Editorial: Costs of not expanding Medicaid in Missouri begin to hit home

2013-09-03T06:00:00Z 2014-11-24T21:16:17Z Editorial: Costs of not expanding Medicaid in Missouri begin to hit homeBy the Editorial Board stltoday.com

There are Republicans in Missouri who argue that the nearly 800,000 people in this state without health insurance already have access to the health care system.

They are not entirely wrong. Anyone who can get to a hospital emergency room can be seen by a doctor. If you have no means to pay, your care might even be free.

But somebody always pays.

This is the side of the equation that the opponents of the Patient Protection and Affordable Care Act often ignore. Before “Obamacare” became the law of the land, those without health insurance often got a free ride paid for by those who have it. That caused overall health care costs to increase. Worse, emergency care is much more inefficient than preventative care, so it’s an exponential problem.

Paying for indigent care has been the hidden tax nobody liked to talk about. It’s part of the reason for inflated costs of nearly every element of the health care system.

The long-term philosophy behind the ACA is that everybody should have access to the most efficient sort of health care, thus more fairly spreading out the costs. For those states that have agreed to expand Medicaid coverage to people making up to 138 percent of the poverty line — states like New York and Colorado and California and Oregon and Illinois — the promise of cost-control and improved access is already coming true.

Not so in Missouri.

Missouri’s failure will cause huge cost problems and contribute to hundreds of premature deaths. The problems last week crashed into ConnectCare, a St. Louis nonprofit provider that provides outpatient specialty medical services to the poor. The Post-Dispatch’s Jim Doyle reported last Wednesday that ConnectCare is laying off 88 employees.

Why?

Let’s let ConnectCare president and chief executive Melody Eskridge connect the dots:

“Without Medicaid expansion, money to serve the uninsured and underinsured was going to dry up,” she said.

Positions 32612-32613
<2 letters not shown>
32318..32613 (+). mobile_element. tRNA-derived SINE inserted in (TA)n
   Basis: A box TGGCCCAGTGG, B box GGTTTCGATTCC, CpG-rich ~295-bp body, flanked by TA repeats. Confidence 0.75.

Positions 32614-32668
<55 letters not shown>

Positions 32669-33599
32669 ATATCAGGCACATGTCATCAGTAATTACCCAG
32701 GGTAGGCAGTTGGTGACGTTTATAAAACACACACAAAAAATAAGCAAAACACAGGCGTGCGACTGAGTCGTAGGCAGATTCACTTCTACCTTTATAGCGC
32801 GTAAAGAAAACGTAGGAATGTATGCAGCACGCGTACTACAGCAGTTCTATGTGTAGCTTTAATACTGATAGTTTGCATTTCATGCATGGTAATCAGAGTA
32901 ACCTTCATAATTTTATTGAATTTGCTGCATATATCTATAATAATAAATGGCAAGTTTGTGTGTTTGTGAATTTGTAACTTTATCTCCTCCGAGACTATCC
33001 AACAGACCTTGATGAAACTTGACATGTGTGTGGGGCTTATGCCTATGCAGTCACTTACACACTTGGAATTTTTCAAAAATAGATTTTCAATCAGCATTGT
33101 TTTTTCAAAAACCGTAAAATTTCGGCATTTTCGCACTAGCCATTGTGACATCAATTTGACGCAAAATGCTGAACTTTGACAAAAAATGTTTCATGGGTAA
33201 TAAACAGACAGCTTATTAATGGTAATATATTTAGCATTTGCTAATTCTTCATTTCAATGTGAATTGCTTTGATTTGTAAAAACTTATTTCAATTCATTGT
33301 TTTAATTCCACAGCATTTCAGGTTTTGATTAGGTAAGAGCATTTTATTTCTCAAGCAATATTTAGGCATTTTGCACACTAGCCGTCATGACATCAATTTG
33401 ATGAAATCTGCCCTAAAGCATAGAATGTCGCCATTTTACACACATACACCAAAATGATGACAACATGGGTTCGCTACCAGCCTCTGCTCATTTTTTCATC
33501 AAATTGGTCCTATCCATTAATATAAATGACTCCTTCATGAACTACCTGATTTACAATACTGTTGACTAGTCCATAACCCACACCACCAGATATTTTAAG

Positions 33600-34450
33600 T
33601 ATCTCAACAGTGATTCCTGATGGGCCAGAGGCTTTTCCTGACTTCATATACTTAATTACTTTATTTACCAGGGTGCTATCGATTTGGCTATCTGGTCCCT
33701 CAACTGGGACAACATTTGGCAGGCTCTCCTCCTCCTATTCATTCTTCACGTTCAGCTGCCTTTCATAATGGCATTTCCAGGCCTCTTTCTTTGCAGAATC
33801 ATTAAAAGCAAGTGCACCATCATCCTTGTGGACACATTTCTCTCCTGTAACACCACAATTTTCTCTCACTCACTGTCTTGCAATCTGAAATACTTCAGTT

Missouri lawmakers were told in no uncertain terms this would happen. The health care system is changing, with the new model being to insure everybody, and reduce federal payments to cover the indigent. With insurance, poor people will have access to better care, less expensive care. In the end, with expansion, the system is fairer and more predictable.

Without it, Missouri loses jobs while other states expand their health care industry at our expense.

“This is the day the rhetoric becomes reality,” Robert Freund, executive director of the St. Louis Regional Health Commission, told Mr. Doyle. “Without Medicaid expansion, we will start losing capacity in our medical institutions, particularly in those that serve our most vulnerable populations.”

By expanding Medicaid, Missouri lawmakers not only would have provided the working poor with better access to health care, they would have created a jobs program and pumped money into the state’s moribund economy.

Instead they played right-wing political games, hoping to make the implementation of Obamacare more difficult.

Those 88 people losing their jobs at ConnectCare will be followed by hundreds, if not thousands, of others. And then there’s the not-so-minor issue of where poor people get the care that emergency rooms don’t provide.

ConnectCare was created in 1997 to provide the sort of services once provided by the city’s public hospitals. ConnectCare helped provide uninsured people with chronic illnesses the care that not only kept them alive, but kept them out of St. Louis-area emergency rooms. That saved those hospital systems money. That lowered the costs passed along to insured patients, and the businesses paying for their health care.

Now those costs are going to rise. Many of the uninsured won’t have access to the subsidized federal health care because Missouri lawmakers don’t want them to have it. They’ll have no choice but emergency rooms. Costs will rise. Care will be less efficient.

Some of them will simply forget about life-saving surgery. Some people will simply die.

This is the reality facing the Missouri Legislature. It’s the reality that was presented to interim legislative committees at cities all over Missouri this summer, by literally hundreds of health care experts, patients and business leaders, who begged lawmakers to accept the federal dollars which will pay entirely for the first three years of Medicaid expansion.

Real jobs and real lives are on the line while too many Missouri Republicans think they can simply wish Obamacare away.

Doctors take an oath that tells them to first, “do no harm.” The tragedy is that Missouri lawmakers didn’t take the same oath.

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